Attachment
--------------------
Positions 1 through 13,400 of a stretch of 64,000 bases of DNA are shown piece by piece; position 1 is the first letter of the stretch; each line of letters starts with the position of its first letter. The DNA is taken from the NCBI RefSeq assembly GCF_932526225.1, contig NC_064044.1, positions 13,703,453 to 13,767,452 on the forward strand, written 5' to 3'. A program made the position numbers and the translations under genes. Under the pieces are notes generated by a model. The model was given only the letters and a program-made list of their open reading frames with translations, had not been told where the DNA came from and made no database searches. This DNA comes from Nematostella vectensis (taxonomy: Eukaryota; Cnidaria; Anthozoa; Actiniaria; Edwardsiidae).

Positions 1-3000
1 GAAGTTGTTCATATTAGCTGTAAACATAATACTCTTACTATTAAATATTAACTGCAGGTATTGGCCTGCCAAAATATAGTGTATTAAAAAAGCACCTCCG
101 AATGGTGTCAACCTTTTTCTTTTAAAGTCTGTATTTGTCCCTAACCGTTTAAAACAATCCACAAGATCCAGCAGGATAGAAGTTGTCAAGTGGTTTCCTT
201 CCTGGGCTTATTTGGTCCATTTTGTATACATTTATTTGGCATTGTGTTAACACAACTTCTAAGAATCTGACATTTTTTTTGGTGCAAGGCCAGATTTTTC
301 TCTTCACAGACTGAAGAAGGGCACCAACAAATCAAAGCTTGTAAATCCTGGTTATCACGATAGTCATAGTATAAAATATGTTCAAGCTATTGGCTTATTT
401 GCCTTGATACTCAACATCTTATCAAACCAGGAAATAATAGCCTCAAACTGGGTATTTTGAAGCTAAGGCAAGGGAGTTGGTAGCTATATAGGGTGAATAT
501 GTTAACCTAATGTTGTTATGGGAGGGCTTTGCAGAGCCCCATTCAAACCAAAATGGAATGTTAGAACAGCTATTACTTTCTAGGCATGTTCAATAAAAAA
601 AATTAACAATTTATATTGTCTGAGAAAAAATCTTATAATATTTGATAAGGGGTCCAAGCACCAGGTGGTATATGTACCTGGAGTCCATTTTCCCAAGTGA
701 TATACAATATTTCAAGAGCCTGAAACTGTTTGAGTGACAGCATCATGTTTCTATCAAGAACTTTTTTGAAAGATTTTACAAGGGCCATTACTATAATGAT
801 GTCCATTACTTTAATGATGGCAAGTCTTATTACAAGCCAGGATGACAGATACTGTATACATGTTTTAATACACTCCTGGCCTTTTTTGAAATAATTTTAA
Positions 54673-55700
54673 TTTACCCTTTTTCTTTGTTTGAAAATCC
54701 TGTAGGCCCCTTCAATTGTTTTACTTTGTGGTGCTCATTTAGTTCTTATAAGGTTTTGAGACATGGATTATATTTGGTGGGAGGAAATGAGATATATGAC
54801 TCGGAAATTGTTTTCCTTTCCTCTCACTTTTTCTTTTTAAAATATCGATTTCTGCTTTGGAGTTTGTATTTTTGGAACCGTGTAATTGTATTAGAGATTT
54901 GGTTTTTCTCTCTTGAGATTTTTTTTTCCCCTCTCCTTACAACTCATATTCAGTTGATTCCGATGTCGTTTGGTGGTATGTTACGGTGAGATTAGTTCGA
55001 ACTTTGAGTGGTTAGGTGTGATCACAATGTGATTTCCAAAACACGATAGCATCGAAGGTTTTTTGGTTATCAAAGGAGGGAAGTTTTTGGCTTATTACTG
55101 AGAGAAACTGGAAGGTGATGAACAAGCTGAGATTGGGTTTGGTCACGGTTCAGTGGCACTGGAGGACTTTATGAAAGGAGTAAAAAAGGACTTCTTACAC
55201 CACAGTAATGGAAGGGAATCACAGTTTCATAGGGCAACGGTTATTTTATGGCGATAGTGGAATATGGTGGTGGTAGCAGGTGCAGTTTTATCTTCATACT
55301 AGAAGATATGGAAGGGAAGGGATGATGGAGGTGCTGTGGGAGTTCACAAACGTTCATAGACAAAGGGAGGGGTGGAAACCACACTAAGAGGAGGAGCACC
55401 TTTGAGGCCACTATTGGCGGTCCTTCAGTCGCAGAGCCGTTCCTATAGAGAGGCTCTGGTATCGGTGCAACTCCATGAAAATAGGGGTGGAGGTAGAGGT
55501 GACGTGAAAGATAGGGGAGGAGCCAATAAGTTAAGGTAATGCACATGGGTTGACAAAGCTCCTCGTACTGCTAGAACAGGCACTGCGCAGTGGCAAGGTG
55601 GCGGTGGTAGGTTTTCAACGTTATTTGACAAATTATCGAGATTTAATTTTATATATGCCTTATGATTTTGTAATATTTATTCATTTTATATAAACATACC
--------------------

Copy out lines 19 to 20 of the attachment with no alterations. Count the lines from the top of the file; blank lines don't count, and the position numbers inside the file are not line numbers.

55201 CACAGTAATGGAAGGGAATCACAGTTTCATAGGGCAACGGTTATTTTATGGCGATAGTGGAATATGGTGGTGGTAGCAGGTGCAGTTTTATCTTCATACT
55301 AGAAGATATGGAAGGGAAGGGATGATGGAGGTGCTGTGGGAGTTCACAAACGTTCATAGACAAAGGGAGGGGTGGAAACCACACTAAGAGGAGGAGCACC